Q&A with Robert E. Weems Jr., author of The Merchant Prince of Black Chicago

Robert E. Weems Jr. recently answered some questions about his book, The Merchant Prince of Black Chicago: Anthony Overton and the Building of a Financial Empire.

Q: Why did you decide to write this book?  

Anthony Overton is widely regarded as one of twentieth century’s most significant African American entrepreneurs.  The first businessman to win the NAACP’s prestigious Spingarn Medal (in 1927); Overton, at his peak, presided over a Chicago-based financial empire that included: a personal care products company (Overton Hygienic Manufacturing Company); an insurance company (Victory Life Insurance Company); a bank (Douglass National Bank); a popular periodical (The Half-Century Magazine) and a newspaper (Chicago Bee). Moreover, based upon these accomplishments, he is currently cited by the Harvard University Business School’s database of “American Business Leaders of the Twentieth Century” as the first African American to head a major business conglomerate. Nevertheless, despite the accolades that Overton received during his life and afterwards, his career did not subsequently generate a book-length biography. My book remedies this glaring omission. 

Q: Who were your biggest influences?  

The eminent historian Dr. John Hope Franklin provided the biggest influence on me in terms writing a biography. Years ago, as a beginning Assistant Professor, I attended one of his lectures where he discussed what constituted, from his perspective, a complete research/publication career. Dr. Franklin asserted that a historian needs to: 1. produce a monograph; 2. produce an edited work; and 3. produce a biography.  Considering the source, Dr. Franklin’s words continued to resonate with me as my career evolved. Thus, after I had completed the first two parts of the research/publication “trilogy” that he talked about, I began the process of identifying a subject for a biographical study. For a variety of reasons, I chose to examine the life and career of Anthony Overton. Now that this project is completed, I more clearly see the truth of Dr. Franklin’s words. Among other things, my skills as a researcher and “historical detective” have been dramatically enhanced. 

Q: What is the most interesting discovery you made while researching and writing your book?  

One of the tasks of a biographer is to objectively convey the complexity and nuances of the individual being studied. In the case of Anthony Overton, we see someone who sometimes exhibited contradictory behavior patterns. Overton, shortly after he moved to Chicago, periodically exaggerated his early life accomplishments. Yet, Overton was not a braggart. In fact, he was widely perceived to be a low-key and unassuming individual. Also, Overton appeared to be a non-materialistic entrepreneur who enjoyed the “deal making” associated with business success much more than the perquisites. For instance, during the peak of his entrepreneurial career, Overton did not own an automobile and walked to work. Also, rather than live in a home reflecting his personal wealth, the widowed Overton was seemingly content to live in the spare bedrooms of his married children’s residences.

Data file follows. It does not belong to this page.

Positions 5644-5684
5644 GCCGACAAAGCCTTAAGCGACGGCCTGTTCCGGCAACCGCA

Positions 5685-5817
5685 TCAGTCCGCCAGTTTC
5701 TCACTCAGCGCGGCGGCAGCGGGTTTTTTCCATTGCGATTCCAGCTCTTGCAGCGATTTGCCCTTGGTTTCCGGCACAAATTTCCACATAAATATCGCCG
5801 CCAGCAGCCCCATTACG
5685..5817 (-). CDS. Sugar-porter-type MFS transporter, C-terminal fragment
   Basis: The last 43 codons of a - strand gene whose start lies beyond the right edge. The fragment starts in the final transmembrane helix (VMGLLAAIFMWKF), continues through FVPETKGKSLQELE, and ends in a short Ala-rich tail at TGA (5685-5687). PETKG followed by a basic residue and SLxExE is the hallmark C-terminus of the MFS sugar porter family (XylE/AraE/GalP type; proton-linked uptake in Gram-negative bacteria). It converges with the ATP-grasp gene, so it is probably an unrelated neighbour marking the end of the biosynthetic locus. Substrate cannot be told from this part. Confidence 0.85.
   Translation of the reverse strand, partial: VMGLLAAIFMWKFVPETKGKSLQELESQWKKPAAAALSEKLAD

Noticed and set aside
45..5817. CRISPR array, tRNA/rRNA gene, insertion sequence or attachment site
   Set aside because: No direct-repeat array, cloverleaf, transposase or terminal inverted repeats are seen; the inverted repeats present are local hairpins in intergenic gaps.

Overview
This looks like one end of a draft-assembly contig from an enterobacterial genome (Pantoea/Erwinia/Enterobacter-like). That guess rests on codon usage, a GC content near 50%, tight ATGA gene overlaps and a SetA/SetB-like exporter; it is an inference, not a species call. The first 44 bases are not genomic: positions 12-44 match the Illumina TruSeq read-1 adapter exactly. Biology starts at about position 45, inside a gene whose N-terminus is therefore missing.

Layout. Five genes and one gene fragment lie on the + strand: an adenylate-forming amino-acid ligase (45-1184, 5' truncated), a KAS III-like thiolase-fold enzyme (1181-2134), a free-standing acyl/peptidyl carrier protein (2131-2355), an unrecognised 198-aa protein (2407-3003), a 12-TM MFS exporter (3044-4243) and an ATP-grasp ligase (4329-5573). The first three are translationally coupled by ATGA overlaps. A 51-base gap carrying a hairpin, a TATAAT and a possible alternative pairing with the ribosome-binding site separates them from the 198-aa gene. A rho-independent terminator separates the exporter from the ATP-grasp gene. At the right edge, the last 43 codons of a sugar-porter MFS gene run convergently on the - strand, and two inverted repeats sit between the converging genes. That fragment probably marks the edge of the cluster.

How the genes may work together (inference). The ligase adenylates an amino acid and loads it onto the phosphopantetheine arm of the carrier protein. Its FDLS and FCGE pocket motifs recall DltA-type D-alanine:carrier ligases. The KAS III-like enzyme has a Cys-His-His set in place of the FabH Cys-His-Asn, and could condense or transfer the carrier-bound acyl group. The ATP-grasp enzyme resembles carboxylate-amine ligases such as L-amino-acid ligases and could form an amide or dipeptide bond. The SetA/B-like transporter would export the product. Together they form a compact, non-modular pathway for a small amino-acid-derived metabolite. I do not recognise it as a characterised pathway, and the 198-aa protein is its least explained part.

Q: What myths do you hope your book will dispel or what do you hope your book will help readers unlearn? 

Robert E. Weems Jr. is the Willard W. Garvey Distinguished Professor of Business History at Wichita State University.

Much of the pre-existing literature–including encyclopedia entries, book chapters, newspaper articles, and obituaries–incorrectly portrays Overton as a literal young “Renaissance Man.” According to this historiography; Anthony Overton, between his sixteenth and thirty-first birthdays (1880-1895),  was a teenage business prodigy in Topeka; had earned a law degree from the University of Kansas and returned to Topeka as a municipal judge; worked as a Pullman porter; and opened a variety of successful enterprises and was elected to political office in Oklahoma Territory. Moreover, Overton, himself, contributed to this distorted narrative of his teenage and young adult experiences. Research indicates that Anthony Overton, between 1880 and 1895, experienced more setbacks and failures than resounding success. In retrospect, Overton’s attempt to reconstruct his pre-Chicago experiences seemed misguided because the struggles and frustrations he endured early in life makes his later extraordinary success all the more compelling.   

Q: What is the most important idea you hope readers will take away from your book?  

In the end, Anthony Overton’s life represents an intriguing case study of the power of the human spirit. Despite his setbacks, disappointments, and human frailties, Overton’s accomplishments as an entrepreneur have seemingly stood the test of time. Although the enterprises he established are no longer conducting business, Overton remains an important symbol of African American accomplishment in the realm of business enterprise. In this context, he may, perhaps, inspire a new generation of community-minded African American entrepreneurs in Chicago and elsewhere. 

Q: What do you like to read/watch/or listen to for fun? 

As a researcher/writer, a lot of my “spare time” is spent examining materials related to whatever project I’m working on. However, I do find the time to keep up with new works in my field of African American business and economic history. I’m also a big fan of documentaries; especially those related to African American history and culture. On a related note, I’m a jazz enthusiast who, besides having a nice “old school” collection of LPs and CDs, listens to lot of things on my iPod.  

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